Given the obvious benefits of modernizing core banking systems, it would be easy to question why legacy systems, and especially legacy mainframe systems, continue to exist. Perhaps this is why so many people are surprised when confronted with statistics saying that “nearly 100 percent of all credit card transactions and 90 percent of Fortune 500 companies all depend on the IBM mainframe.” It’s important to remember that as old as these dinosaurs may be, they still work. The complexity, cost, and risk associated with modernization projects continue to discourage even many forward-thinking banking executives from taking the next step in digital transformation.
Core bank systems are often exceedingly complex. These systems are often several decades old, with decades worth of custom features and modifications there isn’t a shred of documentation for. Complex integrations with other critical systems only amplify the problems and the cascade of bank mergers have left many banks with redundant, incompatible systems.
Let no one tell you modernization is cheap, but, with maintenance, licensing fees, and increasing competition for disappearing legacy skill sets, neither is operating a legacy system. When comparing costs of various modernization options, make sure you take into account change management costs (often extensive) and integration costs (over 30% of a core banking system replacement cost is in handcoding legacy code for integration). Automated code transformation can decrease both reduce software costs and decrease the need for costly and disruptive change management through an incremental process of like-for-like transformation.
Cybersecurity is a top-of-mind issue for CIOs in every industry, but the specific privacy, data security, and regulatory compliance requirements in the banking industry pose an even greater challenge. It’s no wonder 46% of banks (and almost all large banks) report a high or very high risk with CBS replacement. As great as the risk of change may be, with the threat of fintech startups and digital-first banks ever growing and the near constant disruption in the financial industry leaving the future uncertain, the risk of doing nothing may be event greater.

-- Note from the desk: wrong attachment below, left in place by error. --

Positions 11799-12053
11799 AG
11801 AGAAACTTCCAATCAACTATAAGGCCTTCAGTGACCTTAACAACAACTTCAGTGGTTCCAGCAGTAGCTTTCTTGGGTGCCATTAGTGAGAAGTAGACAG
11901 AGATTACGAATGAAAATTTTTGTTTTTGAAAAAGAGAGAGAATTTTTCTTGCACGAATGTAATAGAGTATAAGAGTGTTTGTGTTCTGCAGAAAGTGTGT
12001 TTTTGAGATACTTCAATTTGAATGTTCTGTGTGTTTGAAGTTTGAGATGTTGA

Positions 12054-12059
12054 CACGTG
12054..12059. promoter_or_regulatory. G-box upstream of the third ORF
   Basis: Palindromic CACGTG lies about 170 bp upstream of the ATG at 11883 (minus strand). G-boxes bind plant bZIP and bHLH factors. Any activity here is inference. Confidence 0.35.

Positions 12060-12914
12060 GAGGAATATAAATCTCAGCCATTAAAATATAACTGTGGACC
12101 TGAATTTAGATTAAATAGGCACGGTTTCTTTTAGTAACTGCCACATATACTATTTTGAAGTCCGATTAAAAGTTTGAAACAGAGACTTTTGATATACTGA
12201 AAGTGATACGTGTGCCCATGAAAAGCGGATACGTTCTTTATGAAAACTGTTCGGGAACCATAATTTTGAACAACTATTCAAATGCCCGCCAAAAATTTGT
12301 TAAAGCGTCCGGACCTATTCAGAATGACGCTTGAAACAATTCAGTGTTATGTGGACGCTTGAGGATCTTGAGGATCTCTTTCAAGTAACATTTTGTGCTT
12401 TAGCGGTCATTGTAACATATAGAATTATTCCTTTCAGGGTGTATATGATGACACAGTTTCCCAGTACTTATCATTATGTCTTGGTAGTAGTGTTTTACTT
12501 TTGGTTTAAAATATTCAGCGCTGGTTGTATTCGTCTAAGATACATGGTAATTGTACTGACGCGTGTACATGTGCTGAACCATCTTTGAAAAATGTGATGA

Financial institutions are no strangers to balancing risk and reward. There exist many options from complete replacement to short-term integration solutions leaving the legacy mostly as-is; between these two lie various progressive modernization options that slowly replace the legacy with modern, digital systems. At Blu Age, we are strong proponents of incremental, iterative processes as a way of reducing the overall risk of a modernization project. Systems can be prioritized for migration and replacement, costly change management can be minimized, and a modern, digital-ready can be achieved without the risk of a big bang project.
Danger: Disruption ahead
There is no denying, technological disruption is coming for the banking industry. As mobile technologies redefine where a bank is, blockchain redefines how transactions are processed, machine learning and big data analytics redefines what it means to know your customer, and artificial intelligence redefines customer service, the bank of the future will come to look very different from the ones we are accustomed to. Before it is too late, banking executives must ask themselves: is our core banking system digital-ready?